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James Hyde is a painter who can rarely contain himself within two dimensions. His semiotic explorations of the medium have taken him in the direction of paint filled Plexiglass vitrines that approach the condition of sculptural installation, Styrofoam supports as deep as they are high or wide, and furniture. When he does play within a conventional painting support, as often as not found objects are affixed. But he will as good as ask you to step outside if you question his membership of the painting guild.
His latest series, on show at Pierogi 2000’s quirky Williamsburg/Greenpoint project space, the Boiler Room, is as flat as he’s been seen in quite a while. But the language games are anything but suspended. Now the play off is between the painterly and the photographic. The Stuart Davis Group are high jinks riffs on that jazzy abstract pioneer’s painterly syncopations upon commercial signage. Mr. Hyde has taken close-up photographic details of Davis’s almost confectionary-thick impasto and these he has blown up and printed on billboard material over which he has selectively painted shapes and areas with flat, even modulation.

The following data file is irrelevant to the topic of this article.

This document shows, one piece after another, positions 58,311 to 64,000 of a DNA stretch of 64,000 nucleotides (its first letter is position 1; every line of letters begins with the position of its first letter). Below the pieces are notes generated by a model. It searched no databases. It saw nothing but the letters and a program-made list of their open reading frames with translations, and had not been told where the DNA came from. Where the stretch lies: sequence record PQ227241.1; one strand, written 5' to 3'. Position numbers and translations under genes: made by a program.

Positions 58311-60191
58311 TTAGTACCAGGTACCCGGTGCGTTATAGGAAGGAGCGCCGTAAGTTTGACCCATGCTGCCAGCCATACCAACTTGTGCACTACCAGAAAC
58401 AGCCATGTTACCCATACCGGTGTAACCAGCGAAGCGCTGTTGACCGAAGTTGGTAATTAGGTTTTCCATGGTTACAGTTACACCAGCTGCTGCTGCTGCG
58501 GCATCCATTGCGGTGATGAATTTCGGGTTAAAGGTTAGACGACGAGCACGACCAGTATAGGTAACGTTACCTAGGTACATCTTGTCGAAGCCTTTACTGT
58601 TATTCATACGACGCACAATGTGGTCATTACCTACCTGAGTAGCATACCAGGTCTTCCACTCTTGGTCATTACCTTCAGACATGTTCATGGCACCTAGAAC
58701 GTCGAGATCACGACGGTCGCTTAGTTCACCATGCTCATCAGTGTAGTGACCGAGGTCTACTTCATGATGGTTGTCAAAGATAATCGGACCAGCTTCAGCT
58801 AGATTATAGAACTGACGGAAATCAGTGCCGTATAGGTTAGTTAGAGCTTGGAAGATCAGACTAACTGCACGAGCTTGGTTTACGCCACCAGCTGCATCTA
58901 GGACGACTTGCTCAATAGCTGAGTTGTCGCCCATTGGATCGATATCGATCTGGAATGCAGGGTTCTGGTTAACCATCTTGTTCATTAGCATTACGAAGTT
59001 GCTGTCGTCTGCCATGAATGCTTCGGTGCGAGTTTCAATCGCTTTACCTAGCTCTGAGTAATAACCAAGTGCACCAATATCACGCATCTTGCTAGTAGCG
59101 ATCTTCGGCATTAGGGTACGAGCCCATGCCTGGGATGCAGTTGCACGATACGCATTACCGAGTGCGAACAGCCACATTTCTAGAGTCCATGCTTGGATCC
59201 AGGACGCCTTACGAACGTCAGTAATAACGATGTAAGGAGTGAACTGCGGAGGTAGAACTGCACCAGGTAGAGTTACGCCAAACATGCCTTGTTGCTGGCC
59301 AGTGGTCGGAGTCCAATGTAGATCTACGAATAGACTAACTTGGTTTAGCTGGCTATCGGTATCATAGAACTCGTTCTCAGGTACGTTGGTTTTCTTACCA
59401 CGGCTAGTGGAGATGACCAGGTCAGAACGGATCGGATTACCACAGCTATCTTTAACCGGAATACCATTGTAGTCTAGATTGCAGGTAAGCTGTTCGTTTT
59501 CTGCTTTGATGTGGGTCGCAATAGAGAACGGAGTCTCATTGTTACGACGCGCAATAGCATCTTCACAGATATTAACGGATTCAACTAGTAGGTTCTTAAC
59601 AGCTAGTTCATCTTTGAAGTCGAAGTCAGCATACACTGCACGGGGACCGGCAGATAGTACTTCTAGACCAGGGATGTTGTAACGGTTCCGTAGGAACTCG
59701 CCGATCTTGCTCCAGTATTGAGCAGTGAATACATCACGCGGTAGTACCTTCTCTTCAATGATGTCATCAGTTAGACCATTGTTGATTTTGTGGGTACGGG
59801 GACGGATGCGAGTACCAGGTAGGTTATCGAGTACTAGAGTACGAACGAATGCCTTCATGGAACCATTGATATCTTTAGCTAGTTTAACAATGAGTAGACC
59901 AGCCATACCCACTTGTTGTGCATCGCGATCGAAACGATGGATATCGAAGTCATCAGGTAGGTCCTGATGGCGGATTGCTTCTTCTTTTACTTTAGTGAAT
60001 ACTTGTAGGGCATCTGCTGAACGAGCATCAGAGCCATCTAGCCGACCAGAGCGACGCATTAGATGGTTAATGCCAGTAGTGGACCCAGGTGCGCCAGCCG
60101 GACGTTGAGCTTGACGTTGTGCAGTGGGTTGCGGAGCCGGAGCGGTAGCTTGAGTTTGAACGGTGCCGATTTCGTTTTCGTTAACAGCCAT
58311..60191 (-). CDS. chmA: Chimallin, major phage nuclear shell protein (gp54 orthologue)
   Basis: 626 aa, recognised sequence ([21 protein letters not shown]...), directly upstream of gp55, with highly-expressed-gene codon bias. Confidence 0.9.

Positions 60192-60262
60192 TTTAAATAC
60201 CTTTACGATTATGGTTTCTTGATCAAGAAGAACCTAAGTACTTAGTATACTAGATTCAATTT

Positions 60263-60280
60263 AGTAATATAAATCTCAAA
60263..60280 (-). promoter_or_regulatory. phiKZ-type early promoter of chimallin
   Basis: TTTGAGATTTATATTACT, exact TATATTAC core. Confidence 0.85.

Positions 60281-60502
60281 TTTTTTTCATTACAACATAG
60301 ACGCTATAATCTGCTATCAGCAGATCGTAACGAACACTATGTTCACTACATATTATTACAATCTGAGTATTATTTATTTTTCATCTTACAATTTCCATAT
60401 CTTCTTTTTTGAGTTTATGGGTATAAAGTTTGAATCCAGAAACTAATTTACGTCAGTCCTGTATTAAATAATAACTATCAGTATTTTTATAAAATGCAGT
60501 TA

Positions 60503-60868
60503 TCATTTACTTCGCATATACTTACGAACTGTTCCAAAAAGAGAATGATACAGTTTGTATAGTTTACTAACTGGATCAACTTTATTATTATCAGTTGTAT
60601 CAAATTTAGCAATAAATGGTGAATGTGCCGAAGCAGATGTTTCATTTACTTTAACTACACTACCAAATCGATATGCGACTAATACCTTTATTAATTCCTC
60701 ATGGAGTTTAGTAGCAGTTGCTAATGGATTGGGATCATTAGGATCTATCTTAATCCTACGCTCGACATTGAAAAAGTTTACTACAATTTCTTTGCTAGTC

The joke is quick to get: what reads as textured is flat, synthetic and photographic, while what registers as sheen is actually hand-applied. And yet the joke never falls flat as it proves the starting point of pictorially intelligent curiosity about shape, gesture and sign, and about intentionality.
Mr. Cohen, editor of artcritical.com, is art critic of the Sun.